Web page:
Men ride a motorbike past a sign for the All Progressive Congress (APC) national headquarters in Abuja, Nigeria on July 5 2018. Picture: REUTERS/AFOLABI SOTUNDE
Men ride a motorbike past a sign for the All Progressive Congress (APC) national headquarters in Abuja, Nigeria on July 5 2018. Picture: REUTERS/AFOLABI SOTUNDE

Abuja/Lagos — Nigerian President Muhammadu Buhari rode to power three years ago on the back of a broad coalition determined to oust the ruling party. Now the West African nation’s opposition parties are planning to use the same manoeuvre to defeat him in February’s general elections.

The People’s Democratic Party, which held power for 16 years until its 2015 defeat, signed an agreement with 38 other opposition groups to form the Coalition of United Political Parties on Monday in the capital, Abuja, and back a single candidate against Buhari. Many of his former supporters have deserted him, including former president Olusegun Obasanjo, who is campaigning against his re-election in Africa’s biggest oil producer.

"If they can choose one candidate, they do have a coalition that is strong enough to defeat Buhari," said Cheta Nwanze, an analyst at Lagos-based SBM Intelligence risk adivsory.

Buhari, a 75-year-old former military ruler, won the presidency on his fourth attempt after several opposition parties merged to form the All Progressives Congress. The alliance included a faction of the then-ruling PDP that styled itself as the "New PDP" and went on to produce the Senate president Bukola Saraki and the speaker of the House of Representatives, Yakubu Dogara.

Now it has turned against Buhari and joined the new opposition coalition, although neither Saraki nor Dogara have publicly confirmed leaving the ruling party.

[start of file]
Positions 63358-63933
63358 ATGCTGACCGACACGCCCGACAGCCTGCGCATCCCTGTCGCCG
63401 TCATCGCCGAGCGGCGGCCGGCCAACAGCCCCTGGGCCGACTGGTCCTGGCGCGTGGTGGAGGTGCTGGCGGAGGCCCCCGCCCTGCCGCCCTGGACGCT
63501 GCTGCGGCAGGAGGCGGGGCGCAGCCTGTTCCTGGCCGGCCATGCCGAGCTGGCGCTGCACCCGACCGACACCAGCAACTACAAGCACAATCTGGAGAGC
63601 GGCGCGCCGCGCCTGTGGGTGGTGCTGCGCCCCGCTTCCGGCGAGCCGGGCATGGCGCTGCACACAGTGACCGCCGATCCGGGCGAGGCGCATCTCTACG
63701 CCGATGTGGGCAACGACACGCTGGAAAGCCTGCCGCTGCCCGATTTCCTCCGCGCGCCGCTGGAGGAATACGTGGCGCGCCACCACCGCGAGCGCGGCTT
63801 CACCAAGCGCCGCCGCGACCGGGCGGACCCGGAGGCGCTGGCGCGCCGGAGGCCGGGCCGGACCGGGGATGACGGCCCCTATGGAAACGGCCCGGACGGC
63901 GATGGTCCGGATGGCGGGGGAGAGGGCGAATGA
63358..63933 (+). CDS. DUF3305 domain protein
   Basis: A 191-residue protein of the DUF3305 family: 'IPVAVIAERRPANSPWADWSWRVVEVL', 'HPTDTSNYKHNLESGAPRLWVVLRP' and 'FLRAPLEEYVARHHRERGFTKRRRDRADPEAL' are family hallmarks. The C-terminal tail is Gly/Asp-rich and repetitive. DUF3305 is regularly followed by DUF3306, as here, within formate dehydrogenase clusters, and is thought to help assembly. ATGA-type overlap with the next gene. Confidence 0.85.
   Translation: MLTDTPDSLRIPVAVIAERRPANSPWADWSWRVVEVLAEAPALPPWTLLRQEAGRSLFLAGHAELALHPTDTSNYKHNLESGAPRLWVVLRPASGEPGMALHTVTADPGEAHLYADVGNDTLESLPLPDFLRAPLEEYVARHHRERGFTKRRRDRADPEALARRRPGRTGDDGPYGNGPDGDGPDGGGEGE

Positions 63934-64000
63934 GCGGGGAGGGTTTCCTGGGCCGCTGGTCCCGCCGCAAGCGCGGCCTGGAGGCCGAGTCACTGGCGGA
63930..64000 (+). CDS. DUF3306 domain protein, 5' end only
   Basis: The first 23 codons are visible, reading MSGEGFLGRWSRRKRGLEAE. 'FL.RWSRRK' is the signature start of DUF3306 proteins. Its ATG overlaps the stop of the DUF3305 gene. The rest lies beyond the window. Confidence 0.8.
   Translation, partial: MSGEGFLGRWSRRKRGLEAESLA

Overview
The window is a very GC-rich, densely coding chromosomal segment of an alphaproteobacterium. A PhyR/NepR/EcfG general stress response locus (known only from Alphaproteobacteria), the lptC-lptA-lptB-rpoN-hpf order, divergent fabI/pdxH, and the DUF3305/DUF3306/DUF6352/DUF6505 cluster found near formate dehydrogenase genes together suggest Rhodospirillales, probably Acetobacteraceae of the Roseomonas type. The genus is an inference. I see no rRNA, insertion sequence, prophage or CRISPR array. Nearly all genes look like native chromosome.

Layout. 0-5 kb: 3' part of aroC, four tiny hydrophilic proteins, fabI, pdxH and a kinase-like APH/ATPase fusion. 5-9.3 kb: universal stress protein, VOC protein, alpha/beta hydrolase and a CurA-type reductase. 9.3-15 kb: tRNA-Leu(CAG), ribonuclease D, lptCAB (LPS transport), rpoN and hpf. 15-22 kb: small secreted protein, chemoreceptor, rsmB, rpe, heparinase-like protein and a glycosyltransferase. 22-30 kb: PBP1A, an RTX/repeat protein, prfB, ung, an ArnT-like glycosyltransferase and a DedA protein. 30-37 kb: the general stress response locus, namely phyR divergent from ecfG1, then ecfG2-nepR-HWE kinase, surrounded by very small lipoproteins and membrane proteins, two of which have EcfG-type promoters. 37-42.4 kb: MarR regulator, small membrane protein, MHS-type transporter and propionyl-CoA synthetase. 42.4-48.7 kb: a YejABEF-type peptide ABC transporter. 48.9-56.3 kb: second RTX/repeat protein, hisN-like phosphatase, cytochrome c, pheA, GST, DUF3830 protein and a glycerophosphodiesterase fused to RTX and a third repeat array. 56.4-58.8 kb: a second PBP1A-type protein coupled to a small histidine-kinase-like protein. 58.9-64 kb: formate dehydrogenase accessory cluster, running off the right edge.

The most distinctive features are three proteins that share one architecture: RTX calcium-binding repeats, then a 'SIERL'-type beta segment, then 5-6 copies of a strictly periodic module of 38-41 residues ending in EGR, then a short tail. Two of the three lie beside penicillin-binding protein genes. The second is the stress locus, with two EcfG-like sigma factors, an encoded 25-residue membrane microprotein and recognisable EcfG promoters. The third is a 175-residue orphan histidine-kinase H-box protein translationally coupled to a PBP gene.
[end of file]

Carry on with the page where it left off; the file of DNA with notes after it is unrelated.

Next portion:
"It’s like history repeating itself," said Clement Nwankwo, executive director at the Abuja-based Policy and Legal Advocacy Centre. "The party in power should feel threatened."

Buhari, who spent a total of five months in the UK in 2017 for treatment of an undisclosed ailment, will have to defend a record that includes continuing attacks by Islamist militant group Boko Haram, deadly clashes between nomadic herders and crop farmers, and an anticorruption crusade critics call partisan.

Yet Buhari maintains strong support in the north and backing from Bola Tinubu, who helped him carry the southwestern region, home of the commercial capital, Lagos, three years ago. Besides the presidential election, Nigerians are due to vote for federal legislators as well as governors and legislatures for 32 of the country’s 36 states.

While Buhari "remains in a strong position going into the campaign season", Jared Jeffrey, an analyst at NKC African Economics in SA, said in an e-mailed note, his record and age in a country with a youthful electorate could count against him.

"Should the CUPP choose a candidate with broad appeal [a northerner not disliked in the south] and the likes of Obasanjo get active in its campaign, the election could be very competitive indeed," he said.

Bloomberg

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